Understanding Teenage Depression

Depression is very common and affects as many as 1 in 8 people in their teen years, according to kidshealth.org. Depression affects people of every color, race, economic status, or age; however, it does seem to affect more girls than guys.  An article from webmd points out that teen depression may be more common among adolescents who have a family history of depression.

Depression in teens may manifest differently than it does in younger children and in adults. Also, teens tend to withdraw and become difficult to approach when they are depressed, making it hard to recognize and confront the signs and symptoms.

Nonetheless, depression is not uncommon among teens, for whom upheavals like problems at school, messy social lives and changing bodies are often things they have to deal with daily. Understanding teenage depression is important so that you can help your teen get the help they may need. To help your awareness regarding your teen’s emotional state, here is a checklist of signs and symptoms that may give you some insight.

Hostility and anger are often not thought of as signs of depression, but in some teens, this is the primary manifestation of it. Lashing out irrationally or expressing angry, violent ideas is something to be taken seriously. Teens who write or draw angry, violent subject matter should also be considered potentially depressed.

Teens with depression tend to withdraw from their families and friends, staying in their bedrooms or other private area for hours at a time. Depression can make them feel tired and irritable, and they just want to be left alone.

Memory Loss and Confusion
A depressed teen may find themselves forgetting homework or test dates, or getting confused about times and dates. A teen that was previously successful in school may be unable to remember assignments and tests. Depression can also make a teen feel confused; they may be unable to make decisions or focus on a question long enough to answer it.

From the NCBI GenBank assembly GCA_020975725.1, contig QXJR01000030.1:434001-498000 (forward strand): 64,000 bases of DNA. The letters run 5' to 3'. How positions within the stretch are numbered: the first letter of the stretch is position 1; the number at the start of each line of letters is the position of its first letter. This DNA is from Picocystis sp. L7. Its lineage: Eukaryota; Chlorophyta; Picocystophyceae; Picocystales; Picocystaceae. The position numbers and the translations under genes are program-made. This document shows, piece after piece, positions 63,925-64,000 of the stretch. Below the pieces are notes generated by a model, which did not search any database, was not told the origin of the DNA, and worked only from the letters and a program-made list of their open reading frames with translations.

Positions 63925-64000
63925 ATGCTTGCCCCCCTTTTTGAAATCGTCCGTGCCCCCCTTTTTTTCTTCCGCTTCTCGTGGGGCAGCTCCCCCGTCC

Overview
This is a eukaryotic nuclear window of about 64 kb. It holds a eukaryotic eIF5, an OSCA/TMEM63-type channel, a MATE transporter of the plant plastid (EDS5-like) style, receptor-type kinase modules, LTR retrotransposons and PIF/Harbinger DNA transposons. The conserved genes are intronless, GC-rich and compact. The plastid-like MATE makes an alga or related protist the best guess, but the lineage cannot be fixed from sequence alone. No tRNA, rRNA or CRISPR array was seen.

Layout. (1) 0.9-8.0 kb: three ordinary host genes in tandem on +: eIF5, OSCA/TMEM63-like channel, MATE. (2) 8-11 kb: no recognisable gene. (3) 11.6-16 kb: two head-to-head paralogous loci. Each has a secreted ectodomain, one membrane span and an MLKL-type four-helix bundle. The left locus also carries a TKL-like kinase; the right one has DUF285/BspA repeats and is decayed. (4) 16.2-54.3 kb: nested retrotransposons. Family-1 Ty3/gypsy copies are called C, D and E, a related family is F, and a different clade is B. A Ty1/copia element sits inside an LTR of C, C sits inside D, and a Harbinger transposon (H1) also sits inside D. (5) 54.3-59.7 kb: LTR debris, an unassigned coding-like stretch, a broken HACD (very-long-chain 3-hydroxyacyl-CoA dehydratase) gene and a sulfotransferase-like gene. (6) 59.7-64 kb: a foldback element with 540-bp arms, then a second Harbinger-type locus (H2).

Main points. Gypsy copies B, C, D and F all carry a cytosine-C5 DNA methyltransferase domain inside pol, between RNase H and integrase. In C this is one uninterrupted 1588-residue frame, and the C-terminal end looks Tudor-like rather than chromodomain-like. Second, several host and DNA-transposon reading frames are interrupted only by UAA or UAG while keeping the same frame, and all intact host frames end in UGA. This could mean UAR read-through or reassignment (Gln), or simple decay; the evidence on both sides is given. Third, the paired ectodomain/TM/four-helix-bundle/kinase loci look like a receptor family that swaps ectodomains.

Lack of Motivation
Depression takes a teen’s sense of motivation away. They may not seem to care about their upcoming final exams, or about getting into college, or anything else that other teens are concerned about (or that he or she used to be concerned about). Poor grades may not seem to matter.

Eating Problems
A teen who overeats or under-eats may be depressed. Watch out for sudden weight gain or loss in your teen.

Depression can make a teen want to sleep all the time during the day, but it often robs them of sleep at night. Your teen may become excessively tired, and consequently without the energy to interact socially or otherwise engage in activities.

Feelings of Hopelessness and Worthlessness
Does your teen talk about feeling worthless? Do his (or her) comments indicate he dislikes himself or some aspect of himself? Does he approach life as a defeated person? Listen carefully for details in your teen’s speech and reactions to life.

Feeling Overwhelmed
If your teen overreacts when “one more thing” gets added to their plate of things to do, they may be depressed. Depression makes teens feel totally overwhelmed, so when your teen finds out that they have a quiz at school or a friend is taking a long vacation, they may break down, unable to handle one more thing.

The Mayo Clinic has a good overview of treatments and drugs for dealing with teen depresssion.

It’s worth pointing out that teen depression, like all depression, should be taken seriously. It is not something you can just shake off and get over. It’s tempting to blow off such symptoms as teen moodiness, but to ignore these symptoms could do much more harm than good.

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